Citrix SDWAN – Public Cloud Network Mesh – Creating a Full Mesh (Part 6)

So far in this series, we’ve set up the following:

These appliances have provided connectivity to my on-prem environment and allowed me to utilise my existing infrastructure and branch out my network. In addition, the flexibility to be able to add cloud services to your current lab setup is pretty great.

The whole point of this series was to provide a fully meshed network between your different cloud regions. In this series, I’ve selected to top 3 cloud service providers. The below diagram explains the overall layout.

Up to now, all routing would have forced communication from cloud providers through the On-Prem Master Control Node; we’re now going to make the SD-WAN appliances talk with all the other appliances in the different cloud environments.

In this blog, we’ll overview how to set up the routing, amending the SD-WAN network and testing the configuration.

Let’s take a look at our Virtual Paths under the Monitoring tab on the Master Control Node.

You can see here that connections are all up and running and in good condition. The MCN has a link to each site; it’s an intermediary node.

If we log in to the Azure appliance and check the same Monitoring tab, we see that this appliance only connects to the MCN node On-Prem.

We’re going to amend the config so that this node can talk to all the other cloud providers independently of the MCN.

I’m not going through a complete step-by-step in this guide as we’ve already covered a majority of the steps required in the previous articles.

Log in to your Master Control Node On-Prem and open the Configuration Editor; Import your very latest configuration and save it with a different revision ID.

Once you have it open – Navigate to the “Connections” tab, then select your On-Prem environment in the “Site” drop-down.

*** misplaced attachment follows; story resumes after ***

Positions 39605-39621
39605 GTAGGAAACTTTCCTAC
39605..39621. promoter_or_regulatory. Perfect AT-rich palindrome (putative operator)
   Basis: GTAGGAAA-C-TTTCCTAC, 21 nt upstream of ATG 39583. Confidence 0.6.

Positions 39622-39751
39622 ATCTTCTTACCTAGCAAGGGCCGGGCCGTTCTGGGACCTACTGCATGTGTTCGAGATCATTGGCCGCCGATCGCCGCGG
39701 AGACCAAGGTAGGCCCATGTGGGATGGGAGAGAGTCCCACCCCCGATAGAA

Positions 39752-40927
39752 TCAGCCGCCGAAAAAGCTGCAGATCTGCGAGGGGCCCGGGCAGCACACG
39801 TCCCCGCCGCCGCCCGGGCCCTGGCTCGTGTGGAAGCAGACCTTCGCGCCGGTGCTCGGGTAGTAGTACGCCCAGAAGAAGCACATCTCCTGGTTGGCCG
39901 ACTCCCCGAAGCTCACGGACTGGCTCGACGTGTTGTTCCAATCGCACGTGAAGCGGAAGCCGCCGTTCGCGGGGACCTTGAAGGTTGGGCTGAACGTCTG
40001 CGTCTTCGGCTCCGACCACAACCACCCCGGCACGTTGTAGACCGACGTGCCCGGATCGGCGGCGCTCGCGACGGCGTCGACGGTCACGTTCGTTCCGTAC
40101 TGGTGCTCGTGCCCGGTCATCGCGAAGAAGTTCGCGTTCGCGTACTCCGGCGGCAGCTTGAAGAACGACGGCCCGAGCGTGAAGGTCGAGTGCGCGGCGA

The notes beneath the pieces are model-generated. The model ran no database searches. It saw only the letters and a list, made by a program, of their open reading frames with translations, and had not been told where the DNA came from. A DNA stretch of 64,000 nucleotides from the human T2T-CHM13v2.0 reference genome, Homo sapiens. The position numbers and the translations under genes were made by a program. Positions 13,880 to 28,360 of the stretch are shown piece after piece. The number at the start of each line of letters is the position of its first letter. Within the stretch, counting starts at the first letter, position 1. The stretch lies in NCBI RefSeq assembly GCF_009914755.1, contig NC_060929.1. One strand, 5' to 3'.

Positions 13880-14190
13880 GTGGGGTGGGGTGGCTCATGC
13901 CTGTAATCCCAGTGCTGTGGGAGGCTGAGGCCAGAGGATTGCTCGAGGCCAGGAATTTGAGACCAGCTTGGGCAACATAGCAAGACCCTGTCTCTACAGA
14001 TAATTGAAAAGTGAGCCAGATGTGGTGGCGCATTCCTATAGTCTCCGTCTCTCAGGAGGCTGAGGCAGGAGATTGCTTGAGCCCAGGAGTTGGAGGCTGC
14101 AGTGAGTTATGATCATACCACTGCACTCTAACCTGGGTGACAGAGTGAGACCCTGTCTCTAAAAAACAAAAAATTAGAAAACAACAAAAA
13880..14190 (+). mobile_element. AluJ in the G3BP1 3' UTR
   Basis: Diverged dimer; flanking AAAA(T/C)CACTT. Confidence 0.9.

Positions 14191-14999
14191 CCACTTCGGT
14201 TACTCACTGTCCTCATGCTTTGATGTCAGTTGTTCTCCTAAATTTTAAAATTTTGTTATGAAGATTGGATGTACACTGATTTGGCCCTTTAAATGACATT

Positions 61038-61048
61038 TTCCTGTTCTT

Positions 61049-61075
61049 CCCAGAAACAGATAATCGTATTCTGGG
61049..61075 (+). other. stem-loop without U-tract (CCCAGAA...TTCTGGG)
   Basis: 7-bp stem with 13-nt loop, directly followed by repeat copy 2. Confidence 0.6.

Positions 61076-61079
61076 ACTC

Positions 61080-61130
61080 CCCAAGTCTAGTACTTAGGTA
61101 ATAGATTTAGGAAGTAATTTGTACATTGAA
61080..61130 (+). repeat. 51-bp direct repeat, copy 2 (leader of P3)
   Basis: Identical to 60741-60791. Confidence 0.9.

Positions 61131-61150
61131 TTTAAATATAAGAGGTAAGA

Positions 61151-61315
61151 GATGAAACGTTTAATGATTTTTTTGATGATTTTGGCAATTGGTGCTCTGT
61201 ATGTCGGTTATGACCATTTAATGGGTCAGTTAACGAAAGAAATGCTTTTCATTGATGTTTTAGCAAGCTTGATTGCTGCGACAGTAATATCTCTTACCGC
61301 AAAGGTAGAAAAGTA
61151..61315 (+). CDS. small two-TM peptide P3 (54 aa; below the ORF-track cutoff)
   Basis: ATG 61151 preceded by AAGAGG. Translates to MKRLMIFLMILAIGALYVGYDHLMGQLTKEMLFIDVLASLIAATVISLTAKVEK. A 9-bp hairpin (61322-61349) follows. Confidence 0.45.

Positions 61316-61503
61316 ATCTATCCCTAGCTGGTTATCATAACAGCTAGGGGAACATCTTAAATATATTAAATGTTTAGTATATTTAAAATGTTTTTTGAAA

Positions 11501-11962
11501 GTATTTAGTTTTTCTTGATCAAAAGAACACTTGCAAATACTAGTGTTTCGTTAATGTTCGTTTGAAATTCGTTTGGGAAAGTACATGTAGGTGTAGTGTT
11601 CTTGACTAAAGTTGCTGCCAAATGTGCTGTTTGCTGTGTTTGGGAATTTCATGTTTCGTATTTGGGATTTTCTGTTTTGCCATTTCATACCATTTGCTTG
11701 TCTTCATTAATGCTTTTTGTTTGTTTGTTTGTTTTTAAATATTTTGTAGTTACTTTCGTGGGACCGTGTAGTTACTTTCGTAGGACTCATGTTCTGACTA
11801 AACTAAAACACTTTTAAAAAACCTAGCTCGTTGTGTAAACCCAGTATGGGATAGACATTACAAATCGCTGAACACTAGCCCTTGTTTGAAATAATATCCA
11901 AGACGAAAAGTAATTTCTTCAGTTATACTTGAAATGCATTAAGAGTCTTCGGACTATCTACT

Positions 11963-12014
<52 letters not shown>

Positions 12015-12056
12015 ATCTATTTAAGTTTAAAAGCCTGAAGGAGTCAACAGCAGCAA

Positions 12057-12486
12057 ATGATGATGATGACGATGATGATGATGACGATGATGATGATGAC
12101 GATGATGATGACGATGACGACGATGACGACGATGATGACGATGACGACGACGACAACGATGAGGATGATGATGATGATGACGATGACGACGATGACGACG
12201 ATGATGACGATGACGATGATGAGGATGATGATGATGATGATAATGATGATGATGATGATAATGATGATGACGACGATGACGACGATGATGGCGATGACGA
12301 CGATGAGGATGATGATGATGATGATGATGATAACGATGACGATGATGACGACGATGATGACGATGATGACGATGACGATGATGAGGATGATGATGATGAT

Select “Virtual Paths”.

You can see that the Home_Lab has three connections, Azure, AWS and GCP. We’re now going to change the site and add connections.

Change the “Site” drop-down to the Azure site. Then, select “Virtual Paths”.

You’ll see here that the drop-down only contains one site.

Select the “+ Virtual Path” button.

You will now be presented with a small popup showing the available options. First, select one of the other sites available.

Make sure you tick the “Reverse” box, which will make sure that the configuration is also applied in the opposite direction.

You will only see available connections. Select “Add” to create the link.

Repeat these steps for each site available to create a path from each node to each node.

All required now is to save your configuration, push it to “Change Management, ” and activate it.

The next step is routing; we need to make all the cloud providers aware of the IP ranges of all the other cloud providers.

Checking the interface on the Azure appliance after activating the config will show a path to all other cloud providers.

Azure Routing:

Hop onto your Azure portal and search for “Route Table”, find your SD-WAN LAN route table.

Select “Routes” on the left.

Select “Add” to add a route.

Here I am adding a route for the Google Cloud LAN subnet.

Note that I am sending the traffic to the LAN interface of the SD-WAN appliance in Azure.

Repeat this for the AWS subnet also.

AWS Routing:

Select “Network and Content Delivery”, “VPC” from the services drop-down.

Select “Route Tables” from the left-hand side.

Select your SD-WAN LAN route table.

Select “Edit Routes” on the right-hand side of the screen.

Add your Azure and GCP Routes – again, we direct the traffic to the LAN IP of the AWS SD-WAN appliance. Select “Save Changes”.

GCP Routing:

In the GCP portal, Select “Networking”, “VPC Network”, “Routes” from the drop-down service menu.

Select “Create Route” from the top of the screen.

Populate the relevant details and ensure it’s assigned to your SD-WAN LAN network. Select “Create” when you are done.

The below is an example for AWS. Repeat the step for Azure.

Results:

It’s essential to have some analysis on the before and after when we talk about this traffic efficiency.

Before we put the mesh in place, this is what the latency looked like.

The below depicts a traceroute from the Azure Appliance to the other locations.

You can see here that 192.168.2.10 is the intermediary hop point for all traffic, that the On-Prem SD-WAN instance.

Let’s see what it looks like when we’ve meshed the network.

You can see here that we’ve halved the time it takes for the different cloud providers to communicate with each other.

This sort of flexibility to create new pathways in your network with minimal effort is excellent. Citrix SD-WAN allows this all the be done with ease.

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